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Chinese companies plan to step up investment this year in Europe, which some see as more welcoming than the United States, a European business group says.
Thursday's report by the European Union Chamber of Commerce in China comes as Europe courts Chinese investment in hopes of generating new jobs and shedding its economic malaise.
Chinese investment abroad rose to $77 billion in the first 11 months of last year, up 26 percent from a year earlier, according to China's Commerce Ministry. In the United States, a handful of acquisitions have been blocked on security grounds, which investment consultants say has made Chinese companies more wary about investing there.
One in three Chinese companies surveyed see Europe as "more open" than the United States, the EU Chamber said. It said Europe is seen as having "little history of opposition" to Chinese investment on security grounds.
Chinese companies are "quite happy" with the regulatory framework, said the chamber's president, Davide Cucino, at a news conference.
The exception, Cucino said, is Chinese companies in telecommunications and information technology, which complained about the difficulty of winning approval for investment in Europe.
Chinese leaders are encouraging companies to invest abroad to diversify the world's second-largest economy from reliance on exports and investment to drive growth.
Most governments welcome small but growing Chinese investment. Most deals abroad go through with little trouble. But companies from China's state-dominated economy carry unusual political baggage that has stymied transactions in sensitive areas such as energy and telecommunications.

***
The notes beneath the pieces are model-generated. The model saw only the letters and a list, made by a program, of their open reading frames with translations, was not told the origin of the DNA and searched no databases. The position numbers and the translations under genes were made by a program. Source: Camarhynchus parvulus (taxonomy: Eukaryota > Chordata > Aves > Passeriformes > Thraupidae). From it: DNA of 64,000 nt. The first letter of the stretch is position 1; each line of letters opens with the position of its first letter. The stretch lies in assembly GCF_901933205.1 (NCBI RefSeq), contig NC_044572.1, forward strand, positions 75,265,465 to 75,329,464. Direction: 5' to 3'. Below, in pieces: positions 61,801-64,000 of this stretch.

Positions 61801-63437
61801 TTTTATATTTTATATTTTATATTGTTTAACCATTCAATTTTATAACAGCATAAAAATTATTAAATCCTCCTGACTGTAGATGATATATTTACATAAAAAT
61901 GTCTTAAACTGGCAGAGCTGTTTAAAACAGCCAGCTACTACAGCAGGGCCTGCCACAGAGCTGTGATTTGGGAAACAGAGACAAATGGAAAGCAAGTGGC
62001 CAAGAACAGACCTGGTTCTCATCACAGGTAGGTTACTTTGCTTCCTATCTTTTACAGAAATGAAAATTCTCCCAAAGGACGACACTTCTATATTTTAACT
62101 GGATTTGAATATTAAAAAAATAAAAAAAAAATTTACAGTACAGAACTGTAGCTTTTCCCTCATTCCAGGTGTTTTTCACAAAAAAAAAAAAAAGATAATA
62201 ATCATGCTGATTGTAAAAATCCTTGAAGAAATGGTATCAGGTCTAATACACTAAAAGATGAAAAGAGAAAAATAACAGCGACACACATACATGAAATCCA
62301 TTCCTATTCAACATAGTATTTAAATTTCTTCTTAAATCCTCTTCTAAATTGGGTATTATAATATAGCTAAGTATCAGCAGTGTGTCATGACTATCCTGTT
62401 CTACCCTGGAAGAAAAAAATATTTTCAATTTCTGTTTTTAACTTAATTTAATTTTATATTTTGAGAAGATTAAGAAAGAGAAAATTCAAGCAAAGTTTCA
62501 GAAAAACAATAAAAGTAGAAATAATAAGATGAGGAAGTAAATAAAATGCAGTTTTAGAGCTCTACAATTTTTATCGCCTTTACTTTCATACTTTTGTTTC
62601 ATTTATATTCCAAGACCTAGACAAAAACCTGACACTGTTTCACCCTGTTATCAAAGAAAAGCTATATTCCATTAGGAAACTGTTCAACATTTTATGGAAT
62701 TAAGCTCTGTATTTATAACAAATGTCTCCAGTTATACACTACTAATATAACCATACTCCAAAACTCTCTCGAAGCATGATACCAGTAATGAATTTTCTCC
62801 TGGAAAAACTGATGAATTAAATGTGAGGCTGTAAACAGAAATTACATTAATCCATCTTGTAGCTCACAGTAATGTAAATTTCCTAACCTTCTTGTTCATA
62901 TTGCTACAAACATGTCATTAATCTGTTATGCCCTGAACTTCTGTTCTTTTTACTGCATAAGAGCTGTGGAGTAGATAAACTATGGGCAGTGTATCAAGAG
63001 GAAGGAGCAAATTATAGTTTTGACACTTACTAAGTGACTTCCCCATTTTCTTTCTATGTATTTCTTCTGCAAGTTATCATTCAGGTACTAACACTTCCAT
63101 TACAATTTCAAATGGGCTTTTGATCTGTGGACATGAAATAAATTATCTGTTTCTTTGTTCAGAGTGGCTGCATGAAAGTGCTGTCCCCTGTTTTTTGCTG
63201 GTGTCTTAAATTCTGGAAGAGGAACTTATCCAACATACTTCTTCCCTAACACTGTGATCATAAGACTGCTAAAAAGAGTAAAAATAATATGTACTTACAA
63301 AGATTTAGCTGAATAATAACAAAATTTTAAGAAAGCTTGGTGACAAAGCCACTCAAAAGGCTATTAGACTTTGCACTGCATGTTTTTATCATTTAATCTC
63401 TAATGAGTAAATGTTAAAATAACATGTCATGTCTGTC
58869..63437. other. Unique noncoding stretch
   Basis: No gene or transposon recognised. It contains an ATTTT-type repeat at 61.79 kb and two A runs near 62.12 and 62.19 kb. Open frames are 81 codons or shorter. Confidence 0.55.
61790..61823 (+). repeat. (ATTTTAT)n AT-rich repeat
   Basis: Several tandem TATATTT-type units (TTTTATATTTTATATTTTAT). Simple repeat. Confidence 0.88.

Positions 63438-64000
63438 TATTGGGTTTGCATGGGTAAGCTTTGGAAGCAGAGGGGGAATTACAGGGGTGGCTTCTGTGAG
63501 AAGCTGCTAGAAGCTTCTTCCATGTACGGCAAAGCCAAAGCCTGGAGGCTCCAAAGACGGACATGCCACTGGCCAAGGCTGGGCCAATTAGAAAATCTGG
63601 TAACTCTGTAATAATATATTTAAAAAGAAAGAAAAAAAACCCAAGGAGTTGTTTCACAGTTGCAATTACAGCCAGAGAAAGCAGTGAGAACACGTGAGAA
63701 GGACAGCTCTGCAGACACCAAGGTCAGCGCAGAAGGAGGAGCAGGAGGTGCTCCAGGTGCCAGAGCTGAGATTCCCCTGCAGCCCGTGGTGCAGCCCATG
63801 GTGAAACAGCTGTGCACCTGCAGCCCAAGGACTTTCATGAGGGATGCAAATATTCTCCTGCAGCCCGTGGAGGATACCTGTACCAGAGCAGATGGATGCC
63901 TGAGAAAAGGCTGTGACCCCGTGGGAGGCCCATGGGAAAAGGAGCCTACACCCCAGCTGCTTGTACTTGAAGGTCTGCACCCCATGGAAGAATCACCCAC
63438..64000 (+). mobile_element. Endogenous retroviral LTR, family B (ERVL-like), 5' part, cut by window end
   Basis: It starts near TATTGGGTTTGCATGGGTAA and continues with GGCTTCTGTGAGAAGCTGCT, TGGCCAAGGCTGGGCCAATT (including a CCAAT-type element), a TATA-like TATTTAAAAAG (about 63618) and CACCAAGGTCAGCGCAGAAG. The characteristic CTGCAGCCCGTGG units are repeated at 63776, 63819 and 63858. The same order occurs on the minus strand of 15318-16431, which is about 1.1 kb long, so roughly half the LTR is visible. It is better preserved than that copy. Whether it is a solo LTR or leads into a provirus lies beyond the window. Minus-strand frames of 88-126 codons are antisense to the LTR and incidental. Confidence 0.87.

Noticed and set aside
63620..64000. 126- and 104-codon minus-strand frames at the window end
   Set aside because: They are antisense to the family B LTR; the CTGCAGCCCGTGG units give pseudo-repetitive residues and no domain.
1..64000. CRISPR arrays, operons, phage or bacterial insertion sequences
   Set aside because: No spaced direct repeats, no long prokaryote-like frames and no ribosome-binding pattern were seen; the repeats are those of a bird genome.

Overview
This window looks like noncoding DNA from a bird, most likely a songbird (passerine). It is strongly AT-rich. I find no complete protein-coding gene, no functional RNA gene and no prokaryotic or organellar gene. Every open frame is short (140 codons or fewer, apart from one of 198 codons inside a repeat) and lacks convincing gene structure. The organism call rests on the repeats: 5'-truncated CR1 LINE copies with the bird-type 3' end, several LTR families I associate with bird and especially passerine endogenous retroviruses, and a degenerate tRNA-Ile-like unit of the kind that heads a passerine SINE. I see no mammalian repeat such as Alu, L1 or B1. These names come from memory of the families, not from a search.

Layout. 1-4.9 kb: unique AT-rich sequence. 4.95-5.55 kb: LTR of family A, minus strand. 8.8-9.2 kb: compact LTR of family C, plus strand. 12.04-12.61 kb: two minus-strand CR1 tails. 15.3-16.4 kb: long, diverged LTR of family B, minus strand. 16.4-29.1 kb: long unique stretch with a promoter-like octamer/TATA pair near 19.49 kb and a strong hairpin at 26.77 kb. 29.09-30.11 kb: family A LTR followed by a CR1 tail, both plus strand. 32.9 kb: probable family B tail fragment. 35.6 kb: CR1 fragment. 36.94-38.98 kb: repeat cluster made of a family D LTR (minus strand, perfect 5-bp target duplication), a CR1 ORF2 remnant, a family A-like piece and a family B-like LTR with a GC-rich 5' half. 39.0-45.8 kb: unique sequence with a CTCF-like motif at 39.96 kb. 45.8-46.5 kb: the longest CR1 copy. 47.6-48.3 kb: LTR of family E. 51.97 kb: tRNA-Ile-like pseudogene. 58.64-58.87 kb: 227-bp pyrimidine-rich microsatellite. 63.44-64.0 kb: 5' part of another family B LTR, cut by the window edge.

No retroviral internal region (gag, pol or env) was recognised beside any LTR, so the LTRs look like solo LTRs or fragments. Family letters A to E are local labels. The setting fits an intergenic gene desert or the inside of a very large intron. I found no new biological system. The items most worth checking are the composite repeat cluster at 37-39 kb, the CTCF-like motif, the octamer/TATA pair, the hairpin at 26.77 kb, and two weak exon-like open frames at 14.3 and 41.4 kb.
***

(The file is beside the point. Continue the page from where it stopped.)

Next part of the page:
In Europe, companies have made a series of high-profile investments, including the 3.3 billion euro acquisition of Portuguese power utilities.
"This is part of a strategy to collect more technology, more R-and-D, to be more competitive in a global environment," said Cucino.
The EU Chamber survey was based on responses by 74 companies, all of which already have operations in Europe and two-thirds of which have at least 10,000 employees.
It included no financial details, reflecting the relative secretiveness of China's government and companies.
"The data available are murky," said Cucino.
U.S. officials stress that few investments are subject to security reviews but a handful of high-profile cases have prompted Chinese complaints.
In October, a congressional panel said two Chinese makers of telecom equipment, Huawei Technologies Inc. and ZTE Corp., are potential security threats that Americans should avoid doing business with. The companies denied they are a security risk.
The previous month, President Barack Obama blocked Chinese-owned Ralls Corp.'s plan to build four wind farms near a Navy base. Ralls has said it would never threaten U.S. security and has sued to overturn the ban.